How To Feel Happier By Making These 7 Simple Changes In The Way You Talk

by Julia Guerra

Language is a powerful thing, and while words might not necessarily hurt you, they can give you away. I’m not referring to literally slipping a secret in the middle of a conversation, either; the way you talk is often a clear indication of how you feel in any given moment. Think of it as reading between the lines whereas, instead, you’re listening between the word choices to decode yours or someone else’s mood. You might be surprised by the fact that words that make you happy exist, and they aren’t necessarily fancy or foreign to you. By mindfully making simple swaps that turn a negative into a positive, how you speak can change how you feel, which is pretty remarkable, if you ask me.

The next time you strike up a conversation with someone, listen to what they have to say, but also pay attention to how you’re feeling in that moment and the way you speak, too. Oftentimes, we’re so distracted by what’s going on internally that we don’t even realize the tell-tale signs we’re giving off through details as subliminal as our language that say “I’m not OK.”

New research coming from the University of Reading has found that, if you pay close attention to someone’s speech patterns rather than just taking sentences strung into paragraphs at face-value, you can pick up on how a person is actually feeling. For example, researcher and Ph.D. candidate in psychology Mohammed Al-Mosaiwi told The Conversation that people going through depression tend to repeat words with a negative connotation, like “sad” or “miserable,” and liberally use first-person pronouns like “I” and “me.” This is because when you feel depressed or low, you become so preoccupied by what's going on inside your head, that you start to feel notably separated from other people.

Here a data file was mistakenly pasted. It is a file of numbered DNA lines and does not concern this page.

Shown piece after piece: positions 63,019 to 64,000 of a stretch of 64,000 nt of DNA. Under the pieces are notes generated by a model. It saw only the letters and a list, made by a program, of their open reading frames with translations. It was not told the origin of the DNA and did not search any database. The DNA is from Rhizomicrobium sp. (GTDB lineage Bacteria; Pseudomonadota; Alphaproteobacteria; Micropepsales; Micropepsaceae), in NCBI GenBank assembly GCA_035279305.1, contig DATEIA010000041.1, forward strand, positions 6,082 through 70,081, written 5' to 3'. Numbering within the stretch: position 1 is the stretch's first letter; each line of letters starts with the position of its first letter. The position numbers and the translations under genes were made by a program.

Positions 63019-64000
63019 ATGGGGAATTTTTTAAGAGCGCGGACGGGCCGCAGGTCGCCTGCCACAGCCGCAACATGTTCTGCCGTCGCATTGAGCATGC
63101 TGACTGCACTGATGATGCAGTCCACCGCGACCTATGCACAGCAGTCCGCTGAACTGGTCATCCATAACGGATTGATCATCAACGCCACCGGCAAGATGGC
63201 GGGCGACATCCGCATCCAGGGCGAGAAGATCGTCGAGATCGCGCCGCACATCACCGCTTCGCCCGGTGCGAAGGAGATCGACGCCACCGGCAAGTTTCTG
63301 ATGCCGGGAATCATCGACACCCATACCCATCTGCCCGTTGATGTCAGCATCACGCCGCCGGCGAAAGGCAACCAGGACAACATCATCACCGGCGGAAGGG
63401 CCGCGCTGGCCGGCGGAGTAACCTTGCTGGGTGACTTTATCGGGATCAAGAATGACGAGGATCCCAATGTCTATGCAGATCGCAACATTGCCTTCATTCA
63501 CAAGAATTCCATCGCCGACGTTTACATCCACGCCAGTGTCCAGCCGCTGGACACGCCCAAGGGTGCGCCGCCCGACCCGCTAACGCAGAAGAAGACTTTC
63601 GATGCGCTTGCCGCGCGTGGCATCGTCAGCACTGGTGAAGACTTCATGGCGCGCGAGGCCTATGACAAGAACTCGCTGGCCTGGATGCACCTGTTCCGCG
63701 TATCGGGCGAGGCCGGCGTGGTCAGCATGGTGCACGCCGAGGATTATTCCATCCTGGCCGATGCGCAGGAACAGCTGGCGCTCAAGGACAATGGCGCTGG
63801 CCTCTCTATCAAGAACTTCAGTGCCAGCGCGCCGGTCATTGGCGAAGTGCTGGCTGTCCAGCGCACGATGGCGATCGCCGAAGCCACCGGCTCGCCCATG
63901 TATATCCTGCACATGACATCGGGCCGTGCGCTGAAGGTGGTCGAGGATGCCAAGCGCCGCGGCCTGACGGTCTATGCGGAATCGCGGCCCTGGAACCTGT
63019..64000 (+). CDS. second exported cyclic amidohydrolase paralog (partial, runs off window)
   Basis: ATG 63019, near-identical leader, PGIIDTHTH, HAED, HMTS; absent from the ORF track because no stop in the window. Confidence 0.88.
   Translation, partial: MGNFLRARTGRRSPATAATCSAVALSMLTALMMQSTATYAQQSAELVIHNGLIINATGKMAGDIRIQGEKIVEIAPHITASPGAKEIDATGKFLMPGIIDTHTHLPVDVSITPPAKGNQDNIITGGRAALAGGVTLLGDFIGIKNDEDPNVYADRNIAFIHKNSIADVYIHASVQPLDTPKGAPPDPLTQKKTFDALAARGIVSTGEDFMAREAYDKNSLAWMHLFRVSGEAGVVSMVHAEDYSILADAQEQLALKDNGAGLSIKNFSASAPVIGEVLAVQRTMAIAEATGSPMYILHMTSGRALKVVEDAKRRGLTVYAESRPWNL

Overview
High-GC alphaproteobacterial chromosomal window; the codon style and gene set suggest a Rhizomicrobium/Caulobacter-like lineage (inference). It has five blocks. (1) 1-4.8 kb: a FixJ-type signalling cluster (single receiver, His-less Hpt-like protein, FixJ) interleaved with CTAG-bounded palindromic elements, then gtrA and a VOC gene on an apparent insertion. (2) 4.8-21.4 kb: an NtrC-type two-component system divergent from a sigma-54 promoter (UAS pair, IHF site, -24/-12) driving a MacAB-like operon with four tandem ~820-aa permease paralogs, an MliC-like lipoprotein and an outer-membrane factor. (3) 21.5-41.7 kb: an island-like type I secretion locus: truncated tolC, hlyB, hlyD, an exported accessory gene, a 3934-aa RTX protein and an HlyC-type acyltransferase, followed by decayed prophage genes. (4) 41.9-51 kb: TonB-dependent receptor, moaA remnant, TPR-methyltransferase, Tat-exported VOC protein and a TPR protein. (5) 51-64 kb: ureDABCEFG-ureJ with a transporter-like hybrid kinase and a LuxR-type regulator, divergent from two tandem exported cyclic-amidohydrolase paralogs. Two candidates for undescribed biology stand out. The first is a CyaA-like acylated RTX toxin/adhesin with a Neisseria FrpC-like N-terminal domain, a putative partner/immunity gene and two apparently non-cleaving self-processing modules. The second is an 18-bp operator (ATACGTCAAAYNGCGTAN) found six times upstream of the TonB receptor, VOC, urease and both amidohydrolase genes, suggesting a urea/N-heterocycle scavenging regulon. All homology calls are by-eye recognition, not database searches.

But what if you could separate yourself from language, and re-evaluate your word choices before committing to them aloud? According to Happify’s “The Science of Happiness Chart,” only about 10 percent of your happiness is determined by circumstance, while 40 percent is controlled by your own thoughts and behaviors. Going off that statistic alone, you should be able to change how you feel by first changing your mind and, as a result, changing how you speak to yourself and others.

In an exclusive interview with Elite Daily, Happify’s chief scientist Acacia Parks explains that language not only represents your mood, but it can also control your mood, as well. "Language can show us what strategies people are using to cope and strive toward happiness," Parks tells Elite Daily, "and those strategies, in turn, can change [your] mood for the better or worse." By putting negative thoughts out into the universe before taking the time to really think about what they mean to us, it makes them "real" which can, as a result, "worsen our emotional state.”

The trick is not to avoid negativity completely, but to ask yourself if what you’re about to say is an accurate depiction of how you feel, and consciously restructuring language, rather than “saying whatever first comes into [your] head,” according to Parks. To shift your language from negative to positive, here are a few ways in which your word choices can change your mood.

Actually Laugh Out Loud Instead Of Typing "Lol"

Mental Floss reports that, according to a 2012 study performed by Isabel Kloumann and her team of mathematicians at the University of Vermont, it was found that "laughter" was the happiest word in the English language. This should come as no surprise, considering how good it feels to experience a genuine, deep-rooted belly laugh.